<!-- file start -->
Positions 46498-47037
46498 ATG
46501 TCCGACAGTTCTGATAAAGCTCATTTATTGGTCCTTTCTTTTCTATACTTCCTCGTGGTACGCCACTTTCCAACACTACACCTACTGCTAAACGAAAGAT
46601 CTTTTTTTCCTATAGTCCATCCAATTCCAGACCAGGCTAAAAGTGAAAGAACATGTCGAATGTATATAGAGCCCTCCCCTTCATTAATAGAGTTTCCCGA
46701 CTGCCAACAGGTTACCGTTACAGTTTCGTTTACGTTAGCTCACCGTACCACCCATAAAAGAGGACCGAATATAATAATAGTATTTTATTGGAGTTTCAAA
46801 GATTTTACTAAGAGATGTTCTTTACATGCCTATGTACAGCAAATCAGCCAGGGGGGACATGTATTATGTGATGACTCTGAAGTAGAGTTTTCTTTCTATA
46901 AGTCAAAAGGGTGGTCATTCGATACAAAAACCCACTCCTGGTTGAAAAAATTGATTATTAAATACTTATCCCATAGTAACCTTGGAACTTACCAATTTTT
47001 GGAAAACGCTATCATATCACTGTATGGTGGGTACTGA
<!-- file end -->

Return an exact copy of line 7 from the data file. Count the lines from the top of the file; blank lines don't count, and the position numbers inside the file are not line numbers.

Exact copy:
46901 AGTCAAAAGGGTGGTCATTCGATACAAAAACCCACTCCTGGTTGAAAAAATTGATTATTAAATACTTATCCCATAGTAACCTTGGAACTTACCAATTTTT